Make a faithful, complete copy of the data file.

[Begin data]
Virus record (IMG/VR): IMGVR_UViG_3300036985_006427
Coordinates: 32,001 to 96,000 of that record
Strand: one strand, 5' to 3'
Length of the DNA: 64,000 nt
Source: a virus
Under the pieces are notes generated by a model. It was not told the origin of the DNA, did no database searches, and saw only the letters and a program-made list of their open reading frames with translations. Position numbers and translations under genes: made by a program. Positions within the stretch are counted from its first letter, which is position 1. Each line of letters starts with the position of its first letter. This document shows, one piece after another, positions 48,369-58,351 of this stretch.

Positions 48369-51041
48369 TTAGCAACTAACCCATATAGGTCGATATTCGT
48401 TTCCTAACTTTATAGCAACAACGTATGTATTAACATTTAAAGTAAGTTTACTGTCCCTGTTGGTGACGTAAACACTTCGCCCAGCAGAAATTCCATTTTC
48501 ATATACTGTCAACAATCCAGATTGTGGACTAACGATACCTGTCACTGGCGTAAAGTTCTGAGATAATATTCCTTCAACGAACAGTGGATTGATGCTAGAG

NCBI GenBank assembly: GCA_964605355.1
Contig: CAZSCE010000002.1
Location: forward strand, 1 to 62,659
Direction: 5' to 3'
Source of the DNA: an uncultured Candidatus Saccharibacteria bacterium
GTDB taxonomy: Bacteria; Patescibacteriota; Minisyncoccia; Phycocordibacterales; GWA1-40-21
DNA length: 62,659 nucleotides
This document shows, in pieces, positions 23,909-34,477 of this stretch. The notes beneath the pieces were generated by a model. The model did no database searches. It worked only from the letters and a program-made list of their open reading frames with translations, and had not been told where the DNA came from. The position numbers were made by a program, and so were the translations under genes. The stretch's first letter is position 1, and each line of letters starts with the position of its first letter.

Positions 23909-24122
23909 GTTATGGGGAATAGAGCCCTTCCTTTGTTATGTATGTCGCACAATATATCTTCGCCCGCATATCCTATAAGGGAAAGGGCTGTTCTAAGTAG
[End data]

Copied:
Virus record (IMG/VR): IMGVR_UViG_3300036985_006427
Coordinates: 32,001 to 96,000 of that record
Strand: one strand, 5' to 3'
Length of the DNA: 64,000 nt
Source: a virus
Under the pieces are notes generated by a model. It was not told the origin of the DNA, did no database searches, and saw only the letters and a program-made list of their open reading frames with translations. Position numbers and translations under genes: made by a program. Positions within the stretch are counted from its first letter, which is position 1. Each line of letters starts with the position of its first letter. This document shows, one piece after another, positions 48,369-58,351 of this stretch.

Positions 48369-51041
48369 TTAGCAACTAACCCATATAGGTCGATATTCGT
48401 TTCCTAACTTTATAGCAACAACGTATGTATTAACATTTAAAGTAAGTTTACTGTCCCTGTTGGTGACGTAAACACTTCGCCCAGCAGAAATTCCATTTTC
48501 ATATACTGTCAACAATCCAGATTGTGGACTAACGATACCTGTCACTGGCGTAAAGTTCTGAGATAATATTCCTTCAACGAACAGTGGATTGATGCTAGAG

NCBI GenBank assembly: GCA_964605355.1
Contig: CAZSCE010000002.1
Location: forward strand, 1 to 62,659
Direction: 5' to 3'
Source of the DNA: an uncultured Candidatus Saccharibacteria bacterium
GTDB taxonomy: Bacteria; Patescibacteriota; Minisyncoccia; Phycocordibacterales; GWA1-40-21
DNA length: 62,659 nucleotides
This document shows, in pieces, positions 23,909-34,477 of this stretch. The notes beneath the pieces were generated by a model. The model did no database searches. It worked only from the letters and a program-made list of their open reading frames with translations, and had not been told where the DNA came from. The position numbers were made by a program, and so were the translations under genes. The stretch's first letter is position 1, and each line of letters starts with the position of its first letter.

Positions 23909-24122
23909 GTTATGGGGAATAGAGCCCTTCCTTTGTTATGTATGTCGCACAATATATCTTCGCCCGCATATCCTATAAGGGAAAGGGCTGTTCTAAGTAG